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As we are all aware, Checker Motors Corporation is famous for the taxicabs they manufactured from 1922-1982. Many are not aware that Checker was more than just a taxicab manufacturer, Checker was a specialty car manufacturer. Over the course of 60 years, Checker would produce many non-taxi vehicles. Among the vehicles produced, the Utility Sedan/Wagon of the early 30’s, the Aerobus and probably most surprising police cars.
Yes, police cars, but could a Checker ever be taken seriously as a police car? Judging by the photo in the header of the blog, the answer is clearly no. Just take a look at the Arizona police officer in full uniform, smiling, wearing a “Yellow Cab” hat! Despite the obvious humor in the photo, Checker did indeed make a serious attempt to serve the nation’s peace officers.
Based on doing a research for this article, this writer was surprised to learn that Checker produced police cars from 1961 – 1982 well over 20 years. The first photograph found was a promotional photo sourced from law and Order magazine. The Chicago squad car appears to be a 1961 Model A9, no chrome nameplates for Superba or Marathon can be seen on the Checker’s fenders. It begs the question: are Checker police cars different from Checker A11 Taxicabs?
Checker historian Ben Merkel believes that the Checker police car is essentially a Checker A11. In a recent email Ben stated “As far as I know, the only difference between a regular A11 and a cop car is that the cop car might have a perkier alternator.“ Leece-Neville pioneered the use of the alternator on municipal vehicles such as fire trucks, police cars, and buses, it highly likely the Checker police cars may have been equipped with Leece-Neville alternators.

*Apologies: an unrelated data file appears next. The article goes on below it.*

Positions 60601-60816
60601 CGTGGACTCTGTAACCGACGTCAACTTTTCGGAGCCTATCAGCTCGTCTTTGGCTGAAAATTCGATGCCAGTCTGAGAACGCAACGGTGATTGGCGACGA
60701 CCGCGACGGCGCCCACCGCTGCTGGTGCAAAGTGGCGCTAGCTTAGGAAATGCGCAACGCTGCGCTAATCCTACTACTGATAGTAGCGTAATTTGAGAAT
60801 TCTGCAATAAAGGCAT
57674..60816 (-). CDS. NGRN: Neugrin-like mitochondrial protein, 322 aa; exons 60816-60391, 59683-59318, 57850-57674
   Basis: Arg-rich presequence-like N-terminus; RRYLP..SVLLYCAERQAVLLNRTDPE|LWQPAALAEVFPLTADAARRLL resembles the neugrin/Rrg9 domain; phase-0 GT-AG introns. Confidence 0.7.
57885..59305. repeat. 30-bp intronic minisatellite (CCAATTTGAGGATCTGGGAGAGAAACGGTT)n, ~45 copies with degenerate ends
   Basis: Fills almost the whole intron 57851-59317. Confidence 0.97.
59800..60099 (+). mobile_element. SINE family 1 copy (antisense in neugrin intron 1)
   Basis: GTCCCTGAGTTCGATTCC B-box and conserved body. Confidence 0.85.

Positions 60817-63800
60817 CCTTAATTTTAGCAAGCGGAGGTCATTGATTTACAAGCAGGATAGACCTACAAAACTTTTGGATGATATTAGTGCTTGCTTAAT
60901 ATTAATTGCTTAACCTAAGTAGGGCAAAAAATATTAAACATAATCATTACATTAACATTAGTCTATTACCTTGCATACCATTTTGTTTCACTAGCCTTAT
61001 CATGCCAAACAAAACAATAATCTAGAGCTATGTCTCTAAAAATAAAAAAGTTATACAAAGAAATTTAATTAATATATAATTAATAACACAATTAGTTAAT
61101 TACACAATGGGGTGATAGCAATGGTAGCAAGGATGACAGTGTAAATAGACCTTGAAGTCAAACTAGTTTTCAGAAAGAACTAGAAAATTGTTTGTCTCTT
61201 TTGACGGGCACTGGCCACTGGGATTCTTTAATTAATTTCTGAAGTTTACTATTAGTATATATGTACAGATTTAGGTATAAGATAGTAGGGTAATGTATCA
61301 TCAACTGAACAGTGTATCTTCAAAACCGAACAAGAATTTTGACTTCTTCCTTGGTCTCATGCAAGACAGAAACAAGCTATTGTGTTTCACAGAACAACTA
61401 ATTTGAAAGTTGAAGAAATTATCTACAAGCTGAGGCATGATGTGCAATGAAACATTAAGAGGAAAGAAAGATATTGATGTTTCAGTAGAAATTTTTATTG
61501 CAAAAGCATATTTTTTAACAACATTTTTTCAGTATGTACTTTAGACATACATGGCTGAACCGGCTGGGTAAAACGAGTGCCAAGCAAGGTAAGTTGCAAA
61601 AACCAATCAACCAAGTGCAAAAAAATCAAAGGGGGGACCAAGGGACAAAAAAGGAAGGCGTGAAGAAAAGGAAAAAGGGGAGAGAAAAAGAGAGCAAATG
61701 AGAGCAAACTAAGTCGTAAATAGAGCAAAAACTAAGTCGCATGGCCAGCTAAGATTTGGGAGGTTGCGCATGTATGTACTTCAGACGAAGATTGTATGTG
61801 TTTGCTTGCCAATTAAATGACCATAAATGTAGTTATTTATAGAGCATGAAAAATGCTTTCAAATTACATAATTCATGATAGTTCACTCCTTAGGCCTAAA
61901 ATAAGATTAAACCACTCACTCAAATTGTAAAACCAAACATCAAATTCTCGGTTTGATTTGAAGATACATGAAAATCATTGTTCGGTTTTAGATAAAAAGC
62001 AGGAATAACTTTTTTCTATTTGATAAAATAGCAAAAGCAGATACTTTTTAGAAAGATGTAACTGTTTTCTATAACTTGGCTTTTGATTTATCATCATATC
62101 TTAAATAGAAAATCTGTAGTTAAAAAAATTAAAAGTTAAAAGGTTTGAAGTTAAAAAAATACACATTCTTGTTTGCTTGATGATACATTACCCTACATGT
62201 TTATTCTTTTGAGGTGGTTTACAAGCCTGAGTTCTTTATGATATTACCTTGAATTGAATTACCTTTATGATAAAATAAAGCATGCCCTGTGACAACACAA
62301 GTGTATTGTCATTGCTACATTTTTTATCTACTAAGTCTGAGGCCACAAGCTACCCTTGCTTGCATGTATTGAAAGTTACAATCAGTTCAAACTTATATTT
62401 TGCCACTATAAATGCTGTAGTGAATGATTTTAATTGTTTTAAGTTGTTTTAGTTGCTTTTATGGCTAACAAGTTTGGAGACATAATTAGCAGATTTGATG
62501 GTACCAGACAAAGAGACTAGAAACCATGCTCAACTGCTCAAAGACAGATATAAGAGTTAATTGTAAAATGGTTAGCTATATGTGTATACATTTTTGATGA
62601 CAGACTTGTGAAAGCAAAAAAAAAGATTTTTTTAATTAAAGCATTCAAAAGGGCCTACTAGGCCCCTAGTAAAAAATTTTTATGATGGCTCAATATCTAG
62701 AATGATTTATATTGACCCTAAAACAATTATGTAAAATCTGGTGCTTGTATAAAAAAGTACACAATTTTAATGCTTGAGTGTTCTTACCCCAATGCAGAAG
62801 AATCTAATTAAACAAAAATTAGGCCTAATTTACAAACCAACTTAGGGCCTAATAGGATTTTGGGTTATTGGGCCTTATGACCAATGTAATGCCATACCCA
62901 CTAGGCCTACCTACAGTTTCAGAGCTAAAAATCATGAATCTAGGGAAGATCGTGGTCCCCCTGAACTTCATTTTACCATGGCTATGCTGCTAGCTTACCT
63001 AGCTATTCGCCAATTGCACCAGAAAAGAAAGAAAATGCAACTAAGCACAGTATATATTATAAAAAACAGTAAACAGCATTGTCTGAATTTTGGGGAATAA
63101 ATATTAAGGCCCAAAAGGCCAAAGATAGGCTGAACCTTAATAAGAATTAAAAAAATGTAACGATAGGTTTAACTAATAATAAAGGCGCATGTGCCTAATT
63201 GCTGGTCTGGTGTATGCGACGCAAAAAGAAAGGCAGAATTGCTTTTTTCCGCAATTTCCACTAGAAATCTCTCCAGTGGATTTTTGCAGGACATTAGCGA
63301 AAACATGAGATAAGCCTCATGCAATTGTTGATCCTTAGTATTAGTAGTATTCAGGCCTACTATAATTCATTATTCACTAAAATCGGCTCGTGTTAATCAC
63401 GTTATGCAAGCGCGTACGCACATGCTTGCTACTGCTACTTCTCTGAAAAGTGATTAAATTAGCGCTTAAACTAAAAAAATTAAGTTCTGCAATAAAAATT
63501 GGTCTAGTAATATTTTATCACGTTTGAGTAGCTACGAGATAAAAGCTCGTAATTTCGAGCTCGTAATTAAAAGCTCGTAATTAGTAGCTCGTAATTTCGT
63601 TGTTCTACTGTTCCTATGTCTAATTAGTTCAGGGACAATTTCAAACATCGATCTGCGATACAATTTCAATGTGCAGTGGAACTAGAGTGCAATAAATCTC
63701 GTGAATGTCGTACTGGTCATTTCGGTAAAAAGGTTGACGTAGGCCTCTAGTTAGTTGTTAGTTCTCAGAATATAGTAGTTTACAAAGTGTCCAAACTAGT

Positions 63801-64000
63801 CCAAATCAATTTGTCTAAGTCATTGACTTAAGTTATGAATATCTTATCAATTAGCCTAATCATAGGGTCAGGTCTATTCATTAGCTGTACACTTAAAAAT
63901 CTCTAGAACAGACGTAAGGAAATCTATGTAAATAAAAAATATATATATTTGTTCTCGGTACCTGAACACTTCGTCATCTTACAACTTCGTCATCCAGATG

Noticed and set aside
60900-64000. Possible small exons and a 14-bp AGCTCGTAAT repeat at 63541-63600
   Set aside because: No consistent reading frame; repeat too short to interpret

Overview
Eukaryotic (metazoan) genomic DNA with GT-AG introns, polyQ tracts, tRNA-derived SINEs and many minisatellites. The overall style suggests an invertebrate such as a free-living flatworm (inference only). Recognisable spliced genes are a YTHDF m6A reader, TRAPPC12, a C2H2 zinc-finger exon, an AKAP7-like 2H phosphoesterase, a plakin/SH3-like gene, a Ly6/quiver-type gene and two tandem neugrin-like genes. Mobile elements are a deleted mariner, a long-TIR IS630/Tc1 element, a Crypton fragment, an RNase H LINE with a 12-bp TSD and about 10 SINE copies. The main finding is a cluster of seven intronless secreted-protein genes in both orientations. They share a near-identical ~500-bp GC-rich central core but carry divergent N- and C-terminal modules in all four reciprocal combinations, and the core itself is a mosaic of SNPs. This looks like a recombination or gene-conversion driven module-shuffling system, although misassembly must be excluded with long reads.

According to Ben Merkel’s research the Chelsea, Massachusetts police department order four Checker model A11 police cars. The Chelsea squad cars were order with the Checker code 217 option. Code 217 was a heavy duty option sold primarily to NYC taxi fleets. For more information on the NYC taxis check out our recent blog.
Growing up in the area, this writer can remember the four Chelsea blue and white police cars well. There was much controversy regarding the four squads when it was reported in the Boston Globe that Chelsea was now prosecuting anybody who flagged down one of the city Checker police cars by waving a hand and yelling “taxi”! the charge: Obstruction of Justice.
The fact is, not only were Checker police car not taken seriously, police across the country hated the Checker squads. In 1980, the Valley News of New Hampshire reported that the Claremont Police were not happy with their Checker police cars. Reporter David Ludlum wrote “they say that the six cylinder engines don’t let them keep up with running vehicles, or get them across town as fast as the Dodge Aspens the department bought over the past few years.”
One Claremont officer claimed that there was no pickup in a Checker from a standing start. Zero to thirty took 30 seconds in a Checker squad car! Apparently the officers in Claremont claimed that the cops could not chase the robbers while using Checker squad cars.